After starring in South Pacific on Broadway for nearly two years, actress Kelli O’Hara thought about starring in a different type of role. But as she tells Time Out New York, she doesn’t feel like she’s ready to star in older, more subdued roles — especially since she’s only thirty-five. So O’Hara decided on starring in another fun, flirty role.
“I wanna do something fun, but I don’t want to do the ingenue again,” she says. So O’Hara is appearing on Broadway in Nice Work If You Can Get It, a new musical farce utilizing the Gershwin songbook with co-star Matthew Broderick.
Even though she was initially looking for a more serious role, O’Hara came to terms with starring in a musical comedy. She explains, “I could say, Oh, nobody’s dying in this one, and it’s not dark and actory. But the comedy and pacing and this rich music—on some levels, it’s just as difficult. The difference is, you’re laughing more than you’re crying.”
But because this is a new musical using older songs, O’Hara has had the opportunity to work a bit with the material since she is originating the character. For example, during the show’s duet of the Gershwin classic Let’s Call the Whole Thing Off, O’Hara took a stand on her artistic point of view. She recalls, “We were doing, ‘You say eether and I say eyether,’ and I stopped and I was like, ‘No, I would say ee-ther and you would say eye-ther, because I’m low class.’ There was then a conversation about how we shouldn’t get hung up on those things, and I said, ‘I don’t know how else to do it. I can’t sing a song unless I absolutely connect with what I’m saying.’ I’m on a mission to make it all make sense.”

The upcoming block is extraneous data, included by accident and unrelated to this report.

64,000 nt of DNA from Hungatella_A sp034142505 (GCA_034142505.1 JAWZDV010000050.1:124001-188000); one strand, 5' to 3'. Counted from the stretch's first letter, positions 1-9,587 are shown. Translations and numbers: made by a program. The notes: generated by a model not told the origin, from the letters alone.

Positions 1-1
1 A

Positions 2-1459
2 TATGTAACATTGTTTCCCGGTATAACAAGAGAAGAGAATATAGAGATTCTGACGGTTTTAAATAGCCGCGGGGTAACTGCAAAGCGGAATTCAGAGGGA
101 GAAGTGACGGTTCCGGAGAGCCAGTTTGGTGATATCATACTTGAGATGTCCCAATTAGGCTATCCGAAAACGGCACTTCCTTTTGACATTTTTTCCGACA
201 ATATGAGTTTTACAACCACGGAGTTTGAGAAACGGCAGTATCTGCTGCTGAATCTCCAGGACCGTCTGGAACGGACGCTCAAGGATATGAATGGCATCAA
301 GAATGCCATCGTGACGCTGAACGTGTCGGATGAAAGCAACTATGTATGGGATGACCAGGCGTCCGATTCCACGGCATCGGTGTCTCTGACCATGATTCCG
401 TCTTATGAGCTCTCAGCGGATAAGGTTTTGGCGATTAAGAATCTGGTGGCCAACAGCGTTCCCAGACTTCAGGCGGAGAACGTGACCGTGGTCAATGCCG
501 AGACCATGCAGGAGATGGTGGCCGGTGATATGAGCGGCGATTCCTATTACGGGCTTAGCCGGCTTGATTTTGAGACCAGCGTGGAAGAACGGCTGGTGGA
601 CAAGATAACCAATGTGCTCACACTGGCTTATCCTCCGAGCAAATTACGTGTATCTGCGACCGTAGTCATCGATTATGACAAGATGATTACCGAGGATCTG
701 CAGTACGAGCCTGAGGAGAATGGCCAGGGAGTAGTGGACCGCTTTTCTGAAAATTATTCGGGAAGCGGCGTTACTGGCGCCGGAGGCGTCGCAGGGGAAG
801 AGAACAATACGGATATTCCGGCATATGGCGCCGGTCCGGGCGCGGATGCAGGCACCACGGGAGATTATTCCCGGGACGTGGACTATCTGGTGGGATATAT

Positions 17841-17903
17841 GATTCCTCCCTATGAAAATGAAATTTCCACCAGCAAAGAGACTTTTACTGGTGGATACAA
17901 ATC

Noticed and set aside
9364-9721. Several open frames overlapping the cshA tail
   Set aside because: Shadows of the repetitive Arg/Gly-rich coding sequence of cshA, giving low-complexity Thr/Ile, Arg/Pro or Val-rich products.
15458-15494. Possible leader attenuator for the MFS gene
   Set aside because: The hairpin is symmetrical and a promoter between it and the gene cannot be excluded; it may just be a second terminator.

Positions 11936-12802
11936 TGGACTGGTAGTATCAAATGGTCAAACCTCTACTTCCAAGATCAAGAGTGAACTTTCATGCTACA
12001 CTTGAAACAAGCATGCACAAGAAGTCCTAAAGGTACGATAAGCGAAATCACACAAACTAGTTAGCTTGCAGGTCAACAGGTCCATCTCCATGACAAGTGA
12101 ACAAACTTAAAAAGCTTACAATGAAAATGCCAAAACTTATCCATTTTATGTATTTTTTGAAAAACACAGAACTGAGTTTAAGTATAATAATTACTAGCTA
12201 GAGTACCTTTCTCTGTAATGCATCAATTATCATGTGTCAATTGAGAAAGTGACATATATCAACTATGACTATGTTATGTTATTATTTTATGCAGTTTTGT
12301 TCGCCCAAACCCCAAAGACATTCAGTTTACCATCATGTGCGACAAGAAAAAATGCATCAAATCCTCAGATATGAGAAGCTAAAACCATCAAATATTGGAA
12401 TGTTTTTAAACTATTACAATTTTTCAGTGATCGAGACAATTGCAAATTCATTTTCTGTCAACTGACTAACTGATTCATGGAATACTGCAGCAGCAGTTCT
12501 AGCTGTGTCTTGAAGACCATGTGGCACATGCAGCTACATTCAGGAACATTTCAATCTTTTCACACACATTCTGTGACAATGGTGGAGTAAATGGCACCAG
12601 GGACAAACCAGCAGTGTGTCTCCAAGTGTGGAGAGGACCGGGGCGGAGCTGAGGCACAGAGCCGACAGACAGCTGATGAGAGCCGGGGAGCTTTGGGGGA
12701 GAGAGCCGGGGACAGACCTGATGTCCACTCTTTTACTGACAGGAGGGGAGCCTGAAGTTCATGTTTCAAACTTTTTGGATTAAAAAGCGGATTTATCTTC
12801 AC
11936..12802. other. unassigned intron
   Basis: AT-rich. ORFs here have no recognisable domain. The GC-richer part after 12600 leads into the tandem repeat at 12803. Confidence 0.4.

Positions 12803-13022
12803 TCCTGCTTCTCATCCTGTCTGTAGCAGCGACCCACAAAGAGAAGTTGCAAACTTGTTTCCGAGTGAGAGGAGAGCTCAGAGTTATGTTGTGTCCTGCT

Luckily there was a lot of room in the production for the cast and crew to work on the songs. After all, though all the songs were written by the Gershwins, the cast has to remove the songs from their familiar “crooner” style for the musical. O’Hara explains, “They did these wonderful, intimate versions of the songs, but we’re dramatizing them. Some lend themselves to staging, like Fascinating Rhythm, but when you’re trying to sing something like Someone to Watch Over Me, you wanna just sit in a corner and croon. But that doesn’t work in a show.”
But the producers could likely find no better actress than O’Hara to debut Nice Work If You Can Get It, since she has such experience in period pieces. O’Hara admits she isn’t fit to sing contemporary songs from musicals, admitting, “I was never going to do Rent; I don’t sing that way. Maybe I was reborn from some 1940s person. I don’t know if I believe that, I just know that I came out of the womb feeling like I wanted to dress up in clothes from the ’40s and ’50s and sing with Nelson Riddle arrangements.”
After seeing O’Hara in South Pacific several years ago, I would have no problem if she spent the rest of her career doing just that!
Nice Work If You Can Get It is currently in previews at the Imperial Theatre and officially opens on April 24.